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Old 03-08-09, 07:56 PM
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Another view from an overpass on Deng Feng


I went home via Green Lake Park, which I live very near. Everyday, this area is crowded with syncopated dancers using props. Sometimes they click bamboo sticks, other days, its twirling scarves. Today its parasols.
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Old 03-09-09, 01:20 AM
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thanx for sharing
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Old 03-09-09, 03:52 AM
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Nice pics!
Was a tourist there a few years ago.
Do try and get up to Tiger Leaping Gorge while you're there. I saw a lot of bike tourists up there (sadly I wasn't one of them).
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Old 03-09-09, 02:54 PM
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I enjoyed your post. I'm hoping to get to China next year. It's good to read about a positive experience.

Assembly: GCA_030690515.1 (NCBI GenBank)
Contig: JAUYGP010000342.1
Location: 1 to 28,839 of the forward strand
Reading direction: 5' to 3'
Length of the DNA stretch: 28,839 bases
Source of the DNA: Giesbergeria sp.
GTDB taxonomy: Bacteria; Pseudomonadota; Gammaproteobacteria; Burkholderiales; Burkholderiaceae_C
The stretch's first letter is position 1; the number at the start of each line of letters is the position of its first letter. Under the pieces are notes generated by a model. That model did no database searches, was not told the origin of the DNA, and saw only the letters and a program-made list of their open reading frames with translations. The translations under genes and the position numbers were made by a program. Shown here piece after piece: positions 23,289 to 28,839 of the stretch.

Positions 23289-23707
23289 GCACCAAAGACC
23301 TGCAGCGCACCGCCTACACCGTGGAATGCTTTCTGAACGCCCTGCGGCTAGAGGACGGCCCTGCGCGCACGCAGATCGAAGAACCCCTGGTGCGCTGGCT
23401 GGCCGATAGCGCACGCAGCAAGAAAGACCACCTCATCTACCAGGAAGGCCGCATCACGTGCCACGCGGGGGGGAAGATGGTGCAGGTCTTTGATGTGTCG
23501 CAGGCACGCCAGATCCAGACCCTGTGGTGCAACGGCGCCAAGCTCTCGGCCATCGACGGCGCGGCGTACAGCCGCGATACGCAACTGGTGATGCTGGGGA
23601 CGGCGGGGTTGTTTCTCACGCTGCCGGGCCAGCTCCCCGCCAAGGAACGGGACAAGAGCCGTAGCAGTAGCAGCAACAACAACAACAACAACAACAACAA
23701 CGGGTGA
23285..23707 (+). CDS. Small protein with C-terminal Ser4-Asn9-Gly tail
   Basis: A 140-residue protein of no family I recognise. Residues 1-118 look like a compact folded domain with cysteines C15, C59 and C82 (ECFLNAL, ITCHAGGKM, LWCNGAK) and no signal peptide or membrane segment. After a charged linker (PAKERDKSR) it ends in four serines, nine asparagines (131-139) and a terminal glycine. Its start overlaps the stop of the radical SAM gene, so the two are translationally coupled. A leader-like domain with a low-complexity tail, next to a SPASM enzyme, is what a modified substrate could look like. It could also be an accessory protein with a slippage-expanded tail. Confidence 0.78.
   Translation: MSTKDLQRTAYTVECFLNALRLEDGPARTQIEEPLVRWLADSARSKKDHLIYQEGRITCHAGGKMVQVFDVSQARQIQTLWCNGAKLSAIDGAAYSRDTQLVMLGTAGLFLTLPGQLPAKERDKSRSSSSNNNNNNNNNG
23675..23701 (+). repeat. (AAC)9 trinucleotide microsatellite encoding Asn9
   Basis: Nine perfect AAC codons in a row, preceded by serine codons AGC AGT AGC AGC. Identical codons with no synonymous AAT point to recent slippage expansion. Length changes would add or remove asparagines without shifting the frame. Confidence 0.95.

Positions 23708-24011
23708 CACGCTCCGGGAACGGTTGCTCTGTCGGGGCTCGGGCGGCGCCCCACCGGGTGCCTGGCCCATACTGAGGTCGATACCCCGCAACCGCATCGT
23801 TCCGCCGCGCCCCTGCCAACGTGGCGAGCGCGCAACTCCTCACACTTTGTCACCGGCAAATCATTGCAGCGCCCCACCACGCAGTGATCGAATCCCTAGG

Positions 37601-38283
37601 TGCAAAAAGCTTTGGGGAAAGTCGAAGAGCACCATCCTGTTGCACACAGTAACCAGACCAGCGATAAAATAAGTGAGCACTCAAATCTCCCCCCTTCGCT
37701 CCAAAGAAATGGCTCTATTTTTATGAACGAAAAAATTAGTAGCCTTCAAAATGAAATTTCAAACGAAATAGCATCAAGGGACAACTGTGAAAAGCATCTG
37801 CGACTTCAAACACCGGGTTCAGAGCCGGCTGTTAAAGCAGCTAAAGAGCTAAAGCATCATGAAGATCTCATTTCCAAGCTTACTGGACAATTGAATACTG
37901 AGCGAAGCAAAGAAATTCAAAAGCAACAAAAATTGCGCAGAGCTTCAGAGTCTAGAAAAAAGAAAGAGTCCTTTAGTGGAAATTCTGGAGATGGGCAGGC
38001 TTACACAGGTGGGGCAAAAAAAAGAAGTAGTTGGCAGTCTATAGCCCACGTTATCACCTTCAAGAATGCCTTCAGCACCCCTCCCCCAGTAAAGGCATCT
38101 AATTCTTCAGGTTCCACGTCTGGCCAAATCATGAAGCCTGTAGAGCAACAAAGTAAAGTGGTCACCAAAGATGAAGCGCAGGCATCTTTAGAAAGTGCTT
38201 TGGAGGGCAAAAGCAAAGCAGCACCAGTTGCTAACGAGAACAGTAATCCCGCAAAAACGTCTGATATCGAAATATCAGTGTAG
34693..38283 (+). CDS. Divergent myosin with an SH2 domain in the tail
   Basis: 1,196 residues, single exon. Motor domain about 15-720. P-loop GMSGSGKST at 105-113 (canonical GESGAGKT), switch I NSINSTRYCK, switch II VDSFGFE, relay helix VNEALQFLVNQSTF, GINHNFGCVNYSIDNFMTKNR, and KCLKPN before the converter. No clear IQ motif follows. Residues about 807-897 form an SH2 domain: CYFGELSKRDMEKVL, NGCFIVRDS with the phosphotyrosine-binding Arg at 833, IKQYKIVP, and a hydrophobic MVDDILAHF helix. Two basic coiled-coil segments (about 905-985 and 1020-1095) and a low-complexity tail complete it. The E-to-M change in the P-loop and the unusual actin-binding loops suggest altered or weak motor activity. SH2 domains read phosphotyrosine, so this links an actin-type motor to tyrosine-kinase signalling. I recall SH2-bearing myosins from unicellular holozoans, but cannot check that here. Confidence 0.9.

I like the parasol picture.
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Old 03-09-09, 06:00 PM
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Originally Posted by znomit View Post
Nice pics!
Was a tourist there a few years ago.
Do try and get up to Tiger Leaping Gorge while you're there. I saw a lot of bike tourists up there (sadly I wasn't one of them).
going to Dali soon, I see that that is north of Dali. hat would make a first good short tour. (taking train from kunming, I've heard they take bicycles, but will check out how that works first.

regarding bikes at the gorge, understand there is hiking into the gorge there - is this a MTB trail ride? can a cyclocross bike make it?